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Comparative phylogeography and demographic history of European shads (Alosa alosa and A. fallax) inferred from mitochondrial DNA

Rui Faria123*, Steven Weiss4 and Paulo Alexandrino12*

Author Affiliations

1 CIBIO, Centro de Investigação em Biodiversidade e Recursos Genéticos, InBIO, Campus Agrário de Vairão, Universidade do Porto, 4485-661, Vairão, Portugal

2 Departamento de Biologia, Faculdade de Ciências, Universidade do Porto, Rua do Campo Alegre, 4169-007, Porto, Portugal

3 IBE, Institute of Evolutionary Biology (UPF-CSIC), Departament de Ciències de la Salut i de la Vida, Universitat Pompeu Fabra, PRBB, Doctor Aiguader, 88, 08003, Barcelona, Spain

4 Karl-Franzens University Graz, Institute of Zoology, Universitätsplatz 2, A-8010, Graz, Austria

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BMC Evolutionary Biology 2012, 12:194  doi:10.1186/1471-2148-12-194

The electronic version of this article is the complete one and can be found online at:

Received:4 March 2012
Accepted:6 September 2012
Published:30 September 2012

© 2012 Faria et al.; licensee BioMed Central Ltd.

This is an Open Access article distributed under the terms of the Creative Commons Attribution License (, which permits unrestricted use, distribution, and reproduction in any medium, provided the original work is properly cited.



Comparative broad-scale phylogeographic studies of aquatic organisms provide insights on biotic responses to the paleohydrological dynamics associated with climatic oscillations. These insights can be used to formulate a framework for understanding the evolutionary history of a species or closely related taxa as well as aid in predictive modeling of further responses to climate change. Anadromous fishes constitute interesting models for understanding the relative importance of environmental versus biological factors in shaping intraspecific genetic substructure on the interface between marine and freshwater realms. European shads, Alosa alosa and A. fallax are anadromous species that have persisted through historical large-scale environmental perturbations and now additionally face an array of anthropogenic challenges. A comprehensive phylogeographic investigation of these species is needed to provide insights on both the historical processes that have shaped their extant genetic structure and diversity, and the prospects for their future management and conservation.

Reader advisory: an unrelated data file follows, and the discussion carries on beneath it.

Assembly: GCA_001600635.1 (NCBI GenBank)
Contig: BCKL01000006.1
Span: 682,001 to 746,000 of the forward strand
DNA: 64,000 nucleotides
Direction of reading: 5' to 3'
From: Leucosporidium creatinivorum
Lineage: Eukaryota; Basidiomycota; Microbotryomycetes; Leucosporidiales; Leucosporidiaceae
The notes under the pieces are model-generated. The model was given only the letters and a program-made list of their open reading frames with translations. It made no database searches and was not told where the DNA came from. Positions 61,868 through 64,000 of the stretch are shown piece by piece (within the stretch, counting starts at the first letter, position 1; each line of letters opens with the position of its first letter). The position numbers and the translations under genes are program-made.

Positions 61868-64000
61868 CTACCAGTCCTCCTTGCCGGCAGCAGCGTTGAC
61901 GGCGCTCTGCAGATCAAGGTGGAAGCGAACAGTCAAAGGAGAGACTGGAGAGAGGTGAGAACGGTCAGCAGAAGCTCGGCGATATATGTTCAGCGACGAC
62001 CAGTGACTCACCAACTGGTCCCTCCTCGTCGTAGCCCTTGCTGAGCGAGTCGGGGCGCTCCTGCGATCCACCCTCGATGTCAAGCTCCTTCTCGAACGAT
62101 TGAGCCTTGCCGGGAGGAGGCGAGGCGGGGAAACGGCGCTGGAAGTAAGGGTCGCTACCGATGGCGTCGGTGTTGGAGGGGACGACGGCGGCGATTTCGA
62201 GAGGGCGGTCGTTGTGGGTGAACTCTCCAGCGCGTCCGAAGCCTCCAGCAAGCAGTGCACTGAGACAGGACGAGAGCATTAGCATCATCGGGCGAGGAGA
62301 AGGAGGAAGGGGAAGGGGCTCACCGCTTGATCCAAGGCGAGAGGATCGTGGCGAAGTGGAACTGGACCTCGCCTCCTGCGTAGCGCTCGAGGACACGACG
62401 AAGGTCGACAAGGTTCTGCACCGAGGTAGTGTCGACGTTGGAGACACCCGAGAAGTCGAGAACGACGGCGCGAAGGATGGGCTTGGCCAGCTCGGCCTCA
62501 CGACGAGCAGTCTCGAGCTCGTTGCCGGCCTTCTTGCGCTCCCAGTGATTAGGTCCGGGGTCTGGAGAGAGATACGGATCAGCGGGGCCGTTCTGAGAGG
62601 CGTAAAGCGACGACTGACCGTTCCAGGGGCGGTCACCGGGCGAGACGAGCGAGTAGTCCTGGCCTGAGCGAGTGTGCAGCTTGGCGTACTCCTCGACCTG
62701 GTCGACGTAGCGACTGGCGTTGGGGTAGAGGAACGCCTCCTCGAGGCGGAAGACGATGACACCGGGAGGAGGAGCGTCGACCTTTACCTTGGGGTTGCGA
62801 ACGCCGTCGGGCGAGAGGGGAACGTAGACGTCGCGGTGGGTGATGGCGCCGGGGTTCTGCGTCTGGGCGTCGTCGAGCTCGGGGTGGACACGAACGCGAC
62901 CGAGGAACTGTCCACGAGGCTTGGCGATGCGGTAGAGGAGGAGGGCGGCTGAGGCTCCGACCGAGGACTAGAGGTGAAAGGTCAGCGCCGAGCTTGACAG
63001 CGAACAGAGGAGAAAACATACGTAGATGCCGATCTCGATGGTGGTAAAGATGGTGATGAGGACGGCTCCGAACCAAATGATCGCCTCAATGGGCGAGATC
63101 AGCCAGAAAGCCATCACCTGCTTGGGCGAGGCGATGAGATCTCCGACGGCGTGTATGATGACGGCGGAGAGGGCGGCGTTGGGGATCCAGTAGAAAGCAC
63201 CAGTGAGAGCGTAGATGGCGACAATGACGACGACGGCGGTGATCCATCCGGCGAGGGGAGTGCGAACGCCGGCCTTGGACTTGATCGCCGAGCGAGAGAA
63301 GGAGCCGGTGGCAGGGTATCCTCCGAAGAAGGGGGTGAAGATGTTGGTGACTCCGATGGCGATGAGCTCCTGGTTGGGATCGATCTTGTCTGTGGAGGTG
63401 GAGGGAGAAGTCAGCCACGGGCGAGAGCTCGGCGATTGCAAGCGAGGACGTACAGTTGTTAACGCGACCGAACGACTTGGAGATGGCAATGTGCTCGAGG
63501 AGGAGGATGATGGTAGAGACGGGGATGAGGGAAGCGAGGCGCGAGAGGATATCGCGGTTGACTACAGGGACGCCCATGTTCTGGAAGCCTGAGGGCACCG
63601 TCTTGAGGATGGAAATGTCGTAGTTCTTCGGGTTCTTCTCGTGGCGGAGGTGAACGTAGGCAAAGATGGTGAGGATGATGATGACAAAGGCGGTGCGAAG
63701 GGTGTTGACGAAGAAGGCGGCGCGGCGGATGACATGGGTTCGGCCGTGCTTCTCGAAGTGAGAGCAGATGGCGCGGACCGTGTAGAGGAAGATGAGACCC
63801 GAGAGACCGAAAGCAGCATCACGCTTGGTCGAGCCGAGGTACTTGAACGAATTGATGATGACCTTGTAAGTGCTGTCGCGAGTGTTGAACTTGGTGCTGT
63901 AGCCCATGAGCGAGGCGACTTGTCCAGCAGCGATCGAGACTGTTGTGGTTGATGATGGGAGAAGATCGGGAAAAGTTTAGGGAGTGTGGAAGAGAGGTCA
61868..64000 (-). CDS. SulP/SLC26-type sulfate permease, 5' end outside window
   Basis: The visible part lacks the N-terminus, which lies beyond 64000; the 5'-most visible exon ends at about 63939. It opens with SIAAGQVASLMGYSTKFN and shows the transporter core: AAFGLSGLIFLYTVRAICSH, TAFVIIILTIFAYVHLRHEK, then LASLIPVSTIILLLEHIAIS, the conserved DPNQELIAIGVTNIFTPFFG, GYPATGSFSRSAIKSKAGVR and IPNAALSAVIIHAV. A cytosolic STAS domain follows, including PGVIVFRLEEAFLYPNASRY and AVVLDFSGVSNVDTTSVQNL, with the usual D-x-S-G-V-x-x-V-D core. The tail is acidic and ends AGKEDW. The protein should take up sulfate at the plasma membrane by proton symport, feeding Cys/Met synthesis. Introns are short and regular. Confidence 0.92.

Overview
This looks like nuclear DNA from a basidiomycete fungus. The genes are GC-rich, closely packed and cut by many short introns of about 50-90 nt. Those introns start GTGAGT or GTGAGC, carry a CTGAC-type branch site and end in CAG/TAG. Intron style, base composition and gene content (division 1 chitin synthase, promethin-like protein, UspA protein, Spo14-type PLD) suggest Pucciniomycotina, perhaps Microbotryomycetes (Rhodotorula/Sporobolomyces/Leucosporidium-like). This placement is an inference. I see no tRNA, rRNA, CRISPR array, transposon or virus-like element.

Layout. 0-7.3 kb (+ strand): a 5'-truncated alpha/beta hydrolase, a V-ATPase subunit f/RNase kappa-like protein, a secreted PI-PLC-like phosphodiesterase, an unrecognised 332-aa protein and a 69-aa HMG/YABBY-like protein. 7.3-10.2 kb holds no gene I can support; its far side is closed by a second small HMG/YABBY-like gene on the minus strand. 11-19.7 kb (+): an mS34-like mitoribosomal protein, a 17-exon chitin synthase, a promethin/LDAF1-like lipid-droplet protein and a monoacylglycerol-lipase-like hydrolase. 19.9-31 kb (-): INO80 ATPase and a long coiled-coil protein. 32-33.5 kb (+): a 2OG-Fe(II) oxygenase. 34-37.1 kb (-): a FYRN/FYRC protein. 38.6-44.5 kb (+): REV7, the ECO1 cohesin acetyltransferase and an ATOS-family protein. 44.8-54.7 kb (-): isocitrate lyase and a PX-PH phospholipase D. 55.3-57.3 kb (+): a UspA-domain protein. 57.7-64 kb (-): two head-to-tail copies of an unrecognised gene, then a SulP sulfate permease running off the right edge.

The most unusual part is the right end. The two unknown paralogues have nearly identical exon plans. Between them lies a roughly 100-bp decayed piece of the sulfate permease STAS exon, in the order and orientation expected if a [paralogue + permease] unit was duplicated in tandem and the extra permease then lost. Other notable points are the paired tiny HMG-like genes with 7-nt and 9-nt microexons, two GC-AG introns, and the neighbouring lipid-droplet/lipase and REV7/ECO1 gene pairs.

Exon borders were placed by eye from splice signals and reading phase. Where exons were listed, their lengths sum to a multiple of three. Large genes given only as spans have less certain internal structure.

Despite introgressive hybridization, A. alosa and A. fallax are genetically divergent, congruent with previous studies. Three similarly divergent mtDNA clades were recognized within both A. fallax and A. alosa, most likely originating during common periods of isolation during the Pleistocene among the studied oceanographic regions. Periods of basin isolation apparently extended to the Black Sea as additional Alosa clades occur there. The present day geographic distribution of genetic diversity within European Alosa sp. suggests the existence of a strong but permeable barrier between the Atlantic and Mediterranean seas, as shown for a number of other aquatic species. Overall mtDNA diversity is considerably lower for A. alosa compared to A. fallax, suggesting that the former species is more sensitive to climatic as well as anthropogenic changes. For A. fallax, migration from the Mediterranean to the Atlantic was detected but not in the opposite direction, with colonization of the North Atlantic probably occurring after last glacial maximum.


The similar haplotype network topologies between the two species support a common intraspecific history of isolation. Despite these similarities, A. alosa and A. fallax have clearly responded differently to the hydrological dynamics of the Pleistocene, as reflected in their distinct demographic histories. As the species additionally occupy different ecological niches it should not be surprising that they differ in resilience to natural or human-mediated climatic changes. For A. fallax, it is further clear that its demographic response to large-scale hydrological events is not synchronized between the Atlantic and Mediterranean basins. These regional and species-specific differences should be incorporated into future predictive modeling of biological response to climate change as well as current management concepts.


There is now an extensive literature on the phylogeographic structure of many European freshwater fish species, and these studies often relate to shifting hydrological river networks over several Pleistocene glacial cycles or dating even back into the Pliocene or Miocene epochs [1-7]. Knowledge of broad-scale phylogeographic structure relating to historical geomorphological processes provides us with an evolutionary framework that can support finer-scaled studies directed toward the understanding of speciation processes as well as potential population responses to future climatic changes [8]. Such studies on freshwater systems are now extending into the marine environment, where factors affecting phyogeographic patterns such as ocean currents and larvae dispersal are discussed. Far less attention has been given to the biologically relevant dynamics of the historical landscape for anadromous fishes [9,10], which are invariably more complex as they involve both freshwater and marine environments.